All the while, dad encounters problems of his own. Not only is the radiation moving faster than expected; he also has to deal with a masked saboteur who sneaks around the airbase, physically assaults him and tries do derail the project for some reason that is never made very clear to the viewing audience. Despite his troubles, Dr. Kelvin, along with his international pals, manages to take a shuttle up to the space station in order to set off the warheads. With just a few minutes before the wave of radiation hits, it turns out the saboteur is also aboard the space station…
Yes, it’s a thrill ride to the very end. And yes, I’m being a little bit ironic.
The plot of 2012: Supernova follows just about the same template used in Megafault: family gets separated during major crisis; scientist parent heroically saving the world while other parent and child survives various dangers; lots of unsafe driving. (Best driving sequence: A car ahead of our heroines gets hit by lightning and careens off the road. Instead of just driving straight ahead on the open road — the easy and safe alternative — Laura decides to avoid the crashed car by steering off-road herself and drive around it on the outside, through bushes and debris. ) In my opinion, the even sillier twists and turns of this story makes the film more entertaining than Megafault, which I found rather boring. As for ”better” – no, not really, they’re both pretty ridiculous.
This is the kind of low-budget effort where the world feels kind of deserted, probably because the producers didn’t want to spend too much on extras. I’m guessing that is one reason for the disappointingly low body-count — apart from the two agents we don’t see anyone at all die as a consequence of the natural disasters wrecking the planet (we don’t really see the agents either, only the car they travel in). The visual effects are acceptable for a low-budget production, and however stupid the story is, it keeps moving forward at a decent pace with more action and less standing around looking at monitors. The acting is all over the place, but you gotta love the incredibly intense look of Londale Theus (who plays some kind of boss at the NASA base).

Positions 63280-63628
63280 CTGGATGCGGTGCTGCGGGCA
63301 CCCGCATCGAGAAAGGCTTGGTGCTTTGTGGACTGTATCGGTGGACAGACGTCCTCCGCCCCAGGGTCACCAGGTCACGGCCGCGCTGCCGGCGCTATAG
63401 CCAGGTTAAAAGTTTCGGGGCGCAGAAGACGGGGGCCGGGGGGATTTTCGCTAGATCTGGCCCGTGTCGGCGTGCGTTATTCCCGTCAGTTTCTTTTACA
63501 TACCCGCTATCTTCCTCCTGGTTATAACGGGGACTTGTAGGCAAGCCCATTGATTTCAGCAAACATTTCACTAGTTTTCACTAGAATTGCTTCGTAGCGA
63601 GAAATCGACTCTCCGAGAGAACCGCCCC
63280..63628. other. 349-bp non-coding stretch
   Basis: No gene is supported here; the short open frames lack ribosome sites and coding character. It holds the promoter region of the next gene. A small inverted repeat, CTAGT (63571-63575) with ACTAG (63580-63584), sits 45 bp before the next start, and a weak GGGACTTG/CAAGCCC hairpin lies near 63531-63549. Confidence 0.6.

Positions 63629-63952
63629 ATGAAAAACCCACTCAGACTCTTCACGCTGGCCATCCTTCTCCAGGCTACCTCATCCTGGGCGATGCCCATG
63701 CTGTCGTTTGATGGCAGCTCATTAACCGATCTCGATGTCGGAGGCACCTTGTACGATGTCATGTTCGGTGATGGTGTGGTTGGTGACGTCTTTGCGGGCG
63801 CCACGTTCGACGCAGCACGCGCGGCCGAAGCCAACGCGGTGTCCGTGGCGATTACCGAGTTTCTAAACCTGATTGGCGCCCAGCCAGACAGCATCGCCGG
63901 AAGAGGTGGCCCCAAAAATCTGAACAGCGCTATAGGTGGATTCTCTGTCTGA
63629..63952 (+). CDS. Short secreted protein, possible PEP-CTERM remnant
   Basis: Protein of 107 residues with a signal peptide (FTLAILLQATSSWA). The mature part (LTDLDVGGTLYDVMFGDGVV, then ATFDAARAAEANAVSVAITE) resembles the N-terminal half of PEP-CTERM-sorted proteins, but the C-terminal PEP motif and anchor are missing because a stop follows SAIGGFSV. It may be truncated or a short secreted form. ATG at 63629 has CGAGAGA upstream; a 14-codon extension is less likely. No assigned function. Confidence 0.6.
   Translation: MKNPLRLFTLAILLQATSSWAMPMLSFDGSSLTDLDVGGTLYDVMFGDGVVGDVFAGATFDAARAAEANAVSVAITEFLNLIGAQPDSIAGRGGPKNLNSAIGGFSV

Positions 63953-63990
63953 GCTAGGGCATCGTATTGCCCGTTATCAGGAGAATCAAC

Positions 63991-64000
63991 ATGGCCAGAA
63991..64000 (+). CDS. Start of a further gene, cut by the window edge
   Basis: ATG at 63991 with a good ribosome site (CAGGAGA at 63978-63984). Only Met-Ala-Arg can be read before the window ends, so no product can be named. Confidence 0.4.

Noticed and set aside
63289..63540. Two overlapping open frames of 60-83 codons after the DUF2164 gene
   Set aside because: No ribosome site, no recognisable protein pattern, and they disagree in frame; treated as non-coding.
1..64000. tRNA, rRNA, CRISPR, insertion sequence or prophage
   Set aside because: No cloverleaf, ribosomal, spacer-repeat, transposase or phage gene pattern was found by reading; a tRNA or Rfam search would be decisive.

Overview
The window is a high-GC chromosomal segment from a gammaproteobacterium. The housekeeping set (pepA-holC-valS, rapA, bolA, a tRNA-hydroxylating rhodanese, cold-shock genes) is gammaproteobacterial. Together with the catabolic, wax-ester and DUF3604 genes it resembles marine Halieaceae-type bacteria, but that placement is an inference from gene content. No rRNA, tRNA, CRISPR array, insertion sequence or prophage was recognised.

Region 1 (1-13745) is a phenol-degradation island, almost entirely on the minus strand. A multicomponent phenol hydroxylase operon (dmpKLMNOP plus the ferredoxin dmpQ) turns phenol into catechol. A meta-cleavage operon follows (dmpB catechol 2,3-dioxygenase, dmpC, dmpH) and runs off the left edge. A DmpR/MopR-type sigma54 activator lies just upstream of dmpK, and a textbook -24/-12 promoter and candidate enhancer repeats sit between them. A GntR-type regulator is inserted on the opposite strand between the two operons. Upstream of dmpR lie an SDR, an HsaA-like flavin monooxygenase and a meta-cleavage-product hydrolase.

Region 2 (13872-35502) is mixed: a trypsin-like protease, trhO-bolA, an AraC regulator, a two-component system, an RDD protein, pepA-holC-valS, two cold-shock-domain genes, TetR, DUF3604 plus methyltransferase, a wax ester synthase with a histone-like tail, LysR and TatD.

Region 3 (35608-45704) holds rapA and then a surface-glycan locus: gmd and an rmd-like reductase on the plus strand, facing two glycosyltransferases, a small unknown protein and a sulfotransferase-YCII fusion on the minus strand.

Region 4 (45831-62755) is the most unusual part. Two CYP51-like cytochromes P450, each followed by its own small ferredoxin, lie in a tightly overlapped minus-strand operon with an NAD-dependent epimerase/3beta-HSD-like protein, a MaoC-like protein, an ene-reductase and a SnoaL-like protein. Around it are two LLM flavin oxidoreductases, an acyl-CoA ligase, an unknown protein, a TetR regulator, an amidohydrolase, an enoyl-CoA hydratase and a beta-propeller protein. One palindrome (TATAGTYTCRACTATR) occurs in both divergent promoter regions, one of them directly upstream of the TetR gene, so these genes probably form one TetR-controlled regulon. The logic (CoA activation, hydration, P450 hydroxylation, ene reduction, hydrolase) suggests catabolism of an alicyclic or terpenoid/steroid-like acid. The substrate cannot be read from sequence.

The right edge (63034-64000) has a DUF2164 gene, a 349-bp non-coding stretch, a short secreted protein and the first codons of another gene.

So yeah, for the crap connoisseurs out there, this is one you might enjoy. Anyone searching for a real, decent movie should look elsewhere.
A supernova to do any harm to Earth would have to be about 29 light years from us. The one in the film is 200. I’ll have to watch it to see how inaccurate it is.
I’ve never seen an Asylum film from beginning to end, but I know their reputation. But wow, it sounds like their grasp of science sucks!
Assuming that the threat comes from deadly radiation from a dying star, we would never know about the threat until it’s too late. All radiation, including light, travels at roughly 168,000 miles a second. Radar, which uses radiation, wouldn’t be effective at all. All telescopes see into the past, as it were, and not the future. We don’t have any equipment (yet) which uses a radiation which travels faster than the speed of light and the only other way I can think of that could serve as an early-warning system would involve time travel.
It’s unlikely that the radiation would, even if detected, would speed up!
One fine morning, we could wake up, and find planet Earth was bathed in a gamma ray burst. And until then, we would never know.
Now there’s a disaster story!